Tarion warranties protect buyers, but what you don’t know as a seller could cost you. If you’re selling a home without a Tarion warranty, doing your homework before you list could save you time, money, hassle, and even legal trouble.
A Tarion warranty, originally called the Ontario New Home Warranty Program, is a government-mandated registry for all new homes. Builders must enrol new construction and have the properties inspected to ensure that the home “is constructed in a workmanlike manner and is free from defects in material, is fit for habitation, and is constructed in accordance with the Ontario Building Code.” To read the law in its entirety, visit Ontario.ca/laws.
Yes. Builders are required by law to enrol newly built homes in the Tarion warranty system. However, that doesn’t mean they always do, and for those trying to sell a home that wasn’t originally registered, it could be trouble.
Yes. Permits are required to build a home in Ontario unless the builder plans to live in it himself.
Seven years, generally speaking, beginning on the date you take possession of the home.
If you don’t know, the answer is “probably not.” While the law was applied in 1976, plenty of builders erected new construction without registering for Tarion by claiming that they intended to live in the home themselves. While the Province is cracking down on this–according to The (Toronto) Star, “In 2015, Tarion was involved in 241 illegal building investigations, which resulted in 105 convictions, more than $330,000 in fines and two jail sentences.”–it still happens.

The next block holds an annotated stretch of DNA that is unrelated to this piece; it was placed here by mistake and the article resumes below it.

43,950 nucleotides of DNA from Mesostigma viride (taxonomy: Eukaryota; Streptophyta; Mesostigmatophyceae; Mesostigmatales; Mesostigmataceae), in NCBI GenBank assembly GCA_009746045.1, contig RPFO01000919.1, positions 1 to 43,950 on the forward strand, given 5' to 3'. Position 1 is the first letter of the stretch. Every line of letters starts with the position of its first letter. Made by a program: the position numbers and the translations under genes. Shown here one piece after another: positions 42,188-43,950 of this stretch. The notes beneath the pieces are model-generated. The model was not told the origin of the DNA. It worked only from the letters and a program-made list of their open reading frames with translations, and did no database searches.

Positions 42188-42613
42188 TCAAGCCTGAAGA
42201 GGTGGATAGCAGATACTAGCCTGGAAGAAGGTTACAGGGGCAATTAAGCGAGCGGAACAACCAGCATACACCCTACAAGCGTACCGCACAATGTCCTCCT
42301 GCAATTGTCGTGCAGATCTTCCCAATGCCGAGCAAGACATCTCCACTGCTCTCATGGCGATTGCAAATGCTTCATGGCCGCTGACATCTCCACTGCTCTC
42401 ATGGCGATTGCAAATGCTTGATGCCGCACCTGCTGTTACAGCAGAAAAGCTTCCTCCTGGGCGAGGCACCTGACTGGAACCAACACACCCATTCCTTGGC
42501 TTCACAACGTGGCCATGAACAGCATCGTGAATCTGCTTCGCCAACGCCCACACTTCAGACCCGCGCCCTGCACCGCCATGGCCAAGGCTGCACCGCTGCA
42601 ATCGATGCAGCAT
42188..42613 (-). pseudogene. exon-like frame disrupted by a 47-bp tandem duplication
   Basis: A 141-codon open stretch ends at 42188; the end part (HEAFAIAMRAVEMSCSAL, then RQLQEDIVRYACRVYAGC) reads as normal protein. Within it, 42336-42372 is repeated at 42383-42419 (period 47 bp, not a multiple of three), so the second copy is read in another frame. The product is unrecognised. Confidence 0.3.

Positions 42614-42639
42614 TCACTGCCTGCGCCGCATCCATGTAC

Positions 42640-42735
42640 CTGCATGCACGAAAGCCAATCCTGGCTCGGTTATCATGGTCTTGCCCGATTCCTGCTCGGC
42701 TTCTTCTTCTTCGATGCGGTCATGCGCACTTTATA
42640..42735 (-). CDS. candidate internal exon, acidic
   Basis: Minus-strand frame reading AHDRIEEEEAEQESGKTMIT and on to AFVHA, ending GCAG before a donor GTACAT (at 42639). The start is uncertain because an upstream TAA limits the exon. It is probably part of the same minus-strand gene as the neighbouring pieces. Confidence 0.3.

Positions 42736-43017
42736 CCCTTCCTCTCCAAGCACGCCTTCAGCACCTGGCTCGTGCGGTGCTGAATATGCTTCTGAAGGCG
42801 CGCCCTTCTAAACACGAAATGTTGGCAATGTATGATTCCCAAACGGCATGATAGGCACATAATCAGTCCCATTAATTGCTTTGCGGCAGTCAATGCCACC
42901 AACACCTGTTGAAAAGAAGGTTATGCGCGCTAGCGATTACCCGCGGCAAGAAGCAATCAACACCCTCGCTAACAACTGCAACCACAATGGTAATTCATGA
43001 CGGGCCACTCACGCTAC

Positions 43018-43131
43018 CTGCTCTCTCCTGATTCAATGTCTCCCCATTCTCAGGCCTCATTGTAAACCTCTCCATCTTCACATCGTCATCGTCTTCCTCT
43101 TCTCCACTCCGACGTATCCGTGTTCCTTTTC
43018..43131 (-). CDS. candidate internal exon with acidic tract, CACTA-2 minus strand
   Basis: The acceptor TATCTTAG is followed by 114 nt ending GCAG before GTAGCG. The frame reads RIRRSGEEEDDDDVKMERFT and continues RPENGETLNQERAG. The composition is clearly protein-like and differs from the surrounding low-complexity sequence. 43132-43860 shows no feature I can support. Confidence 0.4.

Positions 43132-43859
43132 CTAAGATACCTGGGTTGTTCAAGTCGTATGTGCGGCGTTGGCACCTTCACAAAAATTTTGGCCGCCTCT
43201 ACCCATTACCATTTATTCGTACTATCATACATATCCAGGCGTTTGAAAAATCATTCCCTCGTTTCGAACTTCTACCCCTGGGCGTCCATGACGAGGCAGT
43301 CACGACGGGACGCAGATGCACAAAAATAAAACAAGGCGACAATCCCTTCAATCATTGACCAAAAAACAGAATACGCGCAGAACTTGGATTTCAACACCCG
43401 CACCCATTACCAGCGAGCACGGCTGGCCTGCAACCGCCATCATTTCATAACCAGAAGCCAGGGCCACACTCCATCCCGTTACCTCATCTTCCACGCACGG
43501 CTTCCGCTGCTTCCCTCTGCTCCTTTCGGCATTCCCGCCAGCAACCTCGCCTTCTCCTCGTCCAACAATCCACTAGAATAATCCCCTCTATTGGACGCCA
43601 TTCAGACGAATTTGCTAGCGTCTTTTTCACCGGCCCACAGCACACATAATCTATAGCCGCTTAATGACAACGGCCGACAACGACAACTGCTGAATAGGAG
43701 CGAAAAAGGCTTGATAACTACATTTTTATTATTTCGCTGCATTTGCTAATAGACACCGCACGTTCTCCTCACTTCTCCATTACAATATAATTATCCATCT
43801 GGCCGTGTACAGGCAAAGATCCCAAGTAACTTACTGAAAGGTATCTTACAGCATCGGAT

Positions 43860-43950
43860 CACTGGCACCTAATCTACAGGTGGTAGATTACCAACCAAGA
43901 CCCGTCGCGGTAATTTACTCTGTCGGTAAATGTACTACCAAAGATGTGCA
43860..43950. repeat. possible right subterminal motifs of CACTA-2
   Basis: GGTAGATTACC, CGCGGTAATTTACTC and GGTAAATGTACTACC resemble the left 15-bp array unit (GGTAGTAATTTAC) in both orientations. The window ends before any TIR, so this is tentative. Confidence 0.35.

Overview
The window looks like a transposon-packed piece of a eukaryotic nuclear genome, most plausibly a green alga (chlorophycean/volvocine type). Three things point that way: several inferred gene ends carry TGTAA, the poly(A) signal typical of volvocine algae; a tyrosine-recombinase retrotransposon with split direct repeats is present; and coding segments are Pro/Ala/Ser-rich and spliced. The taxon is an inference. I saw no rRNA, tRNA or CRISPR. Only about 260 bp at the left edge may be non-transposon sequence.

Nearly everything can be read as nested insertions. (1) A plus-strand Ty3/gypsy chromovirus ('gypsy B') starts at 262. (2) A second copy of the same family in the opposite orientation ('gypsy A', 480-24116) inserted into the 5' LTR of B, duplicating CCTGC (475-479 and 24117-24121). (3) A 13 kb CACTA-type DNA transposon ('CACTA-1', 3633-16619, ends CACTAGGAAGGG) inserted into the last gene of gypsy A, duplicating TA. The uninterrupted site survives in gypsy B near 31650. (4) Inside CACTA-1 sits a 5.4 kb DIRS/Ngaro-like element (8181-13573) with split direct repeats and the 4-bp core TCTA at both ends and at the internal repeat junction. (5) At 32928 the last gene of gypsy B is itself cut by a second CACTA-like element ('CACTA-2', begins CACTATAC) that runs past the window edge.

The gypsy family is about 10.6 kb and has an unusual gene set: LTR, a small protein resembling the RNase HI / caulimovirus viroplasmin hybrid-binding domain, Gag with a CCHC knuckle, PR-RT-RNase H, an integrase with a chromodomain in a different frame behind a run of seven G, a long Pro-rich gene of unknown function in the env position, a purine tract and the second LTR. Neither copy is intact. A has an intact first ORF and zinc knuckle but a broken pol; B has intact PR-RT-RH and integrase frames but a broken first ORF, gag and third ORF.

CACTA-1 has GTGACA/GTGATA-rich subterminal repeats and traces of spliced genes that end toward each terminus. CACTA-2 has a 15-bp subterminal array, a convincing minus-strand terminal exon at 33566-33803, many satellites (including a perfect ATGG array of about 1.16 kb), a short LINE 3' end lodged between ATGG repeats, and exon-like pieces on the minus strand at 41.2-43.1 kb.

Builders simply claim they changed their mind and decided to sell it instead of living in it. Another reason your home may not be registered is that renovations don’t qualify as new construction, and builders attempt (often successfully) to claim that new construction was actually a renovation. Without an inspection, years can pass and multiple owners can come and go before it’s discovered that the law was violated and the home wasn’t enroled.
Yes. Tarion warranties cover the home, not the builder. So if the home wasn’t enroled in Tarion but should have been, it’s not too late—and if you have documentation from your purchase, you’ll likely be able to avoid being blamed. Full seven-year warranties are available to homeowners whose homes, due to no fault of their own, were not properly warrantied at the time of construction. If you’re looking to sell, have your realtor pull the records on your home.
When selling a home, the philosophy “Hope for the best, plan for the worst” is sage advice. Since you may not know what lies beneath the floorboards or within the walls, unexpected repairs can take a significant chunk out of your equity. Be prepared. Start saving to ensure that you have money to for repairs that may be needed.
If you’re looking at new construction for your next home, check the reputation of the builder and ask your realtor about Tarion before you get under contract.
Also be careful about HST: Canada’s Harmonized Sales Tax (HST), which is 13% in Ontario (5% federal, 8% provincial), does boost the cost of a home, but not by as much as people tend to think. Ontario offers exemptions on the 8% provincial portion for some items. While new homes aren’t specified as one of those items, Ontario does offer a rebate of 75% of the 8% provincial portion on the first $400,000 of the cost of a new home. These rebates can offset the price of a home by as much as $30,000. Ask your realtor about available rebates. For resales, the tax applies only to the services associated with the real estate deal, such as inspections, realtor commissions, legal fees, etc. This is still an unfortunate increase over the 5% paid prior to the July 2010 implementation of HST, but it’s not as bad as it’s often believed to be.
At Shop Mortgages, our team of experts can walk you through virtually any real estate transaction, so if you have questions contact us today!